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Theme of Revenge in Shakespeare’s “The Tempest”

Updated May 6, 2022
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Theme of Revenge in Shakespeare’s “The Tempest” essay

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Shakespeare’s The Tempest twists the common interpretation of power and authority in literature. Throughout the play, authority and hierarchy is not only a theme but a wanton desire that pervades the characters’ minds. There are many power relationships between characters that shift around in the play. Prospero, preoccupied with his magic, was overthrown by his brother, power-hungry Antonio. Once Prospero arrives on the island, he enslaves the spirit Ariel and the monster Caliban. Ultimately, the thirst for hunger that drives all these characters ends up driving them further into the ground—the irresponsible exercise of power—and, moreover, revenge—leads to more violence and, as the characters see it, retributive justice. It is only when Prospero forgives Antonio, Sebastian, and Alonso, and Ferdinand and Miranda marry, that stability and rationality is restored. Whereas the involvement of power and authority may seem typical in the play, Shakespeare actually challenges the common deployment of the idea of power in literature. The Tempest proposes, through these various instances, that agreement and understanding, rather than vengeance, are more effective in accomplishing one’s own ends.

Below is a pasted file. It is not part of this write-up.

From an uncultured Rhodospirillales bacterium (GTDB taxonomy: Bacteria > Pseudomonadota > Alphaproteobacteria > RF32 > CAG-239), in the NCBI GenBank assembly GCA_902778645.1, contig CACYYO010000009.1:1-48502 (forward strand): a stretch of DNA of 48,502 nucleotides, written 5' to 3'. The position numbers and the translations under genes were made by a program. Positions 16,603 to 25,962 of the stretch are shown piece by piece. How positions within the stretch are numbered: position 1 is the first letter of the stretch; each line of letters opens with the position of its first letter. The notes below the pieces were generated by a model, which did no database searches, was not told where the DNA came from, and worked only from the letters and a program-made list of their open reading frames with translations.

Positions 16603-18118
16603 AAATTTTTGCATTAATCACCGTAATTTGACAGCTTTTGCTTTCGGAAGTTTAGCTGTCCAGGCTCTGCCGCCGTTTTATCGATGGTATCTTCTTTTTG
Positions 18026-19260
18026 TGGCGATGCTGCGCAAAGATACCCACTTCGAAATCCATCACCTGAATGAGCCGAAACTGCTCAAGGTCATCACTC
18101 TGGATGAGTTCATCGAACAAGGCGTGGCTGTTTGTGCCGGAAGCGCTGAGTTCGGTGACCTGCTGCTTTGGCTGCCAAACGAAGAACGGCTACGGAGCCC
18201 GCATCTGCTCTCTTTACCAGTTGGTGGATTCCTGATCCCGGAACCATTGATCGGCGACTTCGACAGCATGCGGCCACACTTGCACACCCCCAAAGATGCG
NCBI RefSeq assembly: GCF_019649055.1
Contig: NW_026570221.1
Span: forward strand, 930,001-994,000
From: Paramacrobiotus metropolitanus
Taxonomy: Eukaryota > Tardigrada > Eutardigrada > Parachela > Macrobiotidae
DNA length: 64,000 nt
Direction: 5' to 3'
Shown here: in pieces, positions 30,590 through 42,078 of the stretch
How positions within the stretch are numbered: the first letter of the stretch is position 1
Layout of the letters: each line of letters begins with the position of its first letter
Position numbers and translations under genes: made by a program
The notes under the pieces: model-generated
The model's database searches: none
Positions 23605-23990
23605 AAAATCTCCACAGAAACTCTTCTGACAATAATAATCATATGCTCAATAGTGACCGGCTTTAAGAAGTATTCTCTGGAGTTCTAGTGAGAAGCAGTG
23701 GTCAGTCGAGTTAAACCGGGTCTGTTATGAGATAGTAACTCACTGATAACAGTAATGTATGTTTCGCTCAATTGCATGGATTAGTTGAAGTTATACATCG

Futility of Revenge and Violence

Excessive scheming and revenge-taking proved to be futile in The Tempest. The play starts off with a bang and goes right into Prospero’s revenge on Antonio and his crew, conjuring up a tempest that beaches Antonio and company on Prospero’s island. Although the audience doesn’t witness Antonio’s initial overthrow of Prospero, Prospero tells Miranda all about it in a profound and very dramatic lecture in which he asks Miranda if she is paying attention three times. Prospero, “rapt in secret studies,” (1.2.95) grew more distant from his government post, while in Antonio “awaked an evil nature,” (1.2.113) which made him proceed to usurp Prospero’s dukedom, recruiting the help of Alonso, the King of Naples. This act of overthrowing Prospero not only enrages him but evokes a determined sense of revenge, which would later incite a similar act of revenge.

Subsequently, in Act II, Scene I, Antonio, Sebastian, Gonzalo, and Alonso are bushwhacking through the island, brooding about Ferdinand’s apparent death, when a “strange drowsiness possesses them” (2.1.219) and Ariel charms Alonso asleep, leaving Antonio and Sebastian awake. Sparked by the first displacement of Prospero, Antonio devises yet another power-hungry act of greed and suggests to Sebastian that he “sees a crown dropping upon thy head,” (2.1.230-231) or, in other words, that they should murder Alonso and usurp his kingdom. Sebastian finally relents, saying “as thou got’st Milan, I’ll come by Naples. Draw thy sword.” (2.1.333-335) The continuous seeking of revenge and the desire for power and authority is not worthwhile in the end. While thoughts of domination and plots of murder are being planned, no character is benefiting.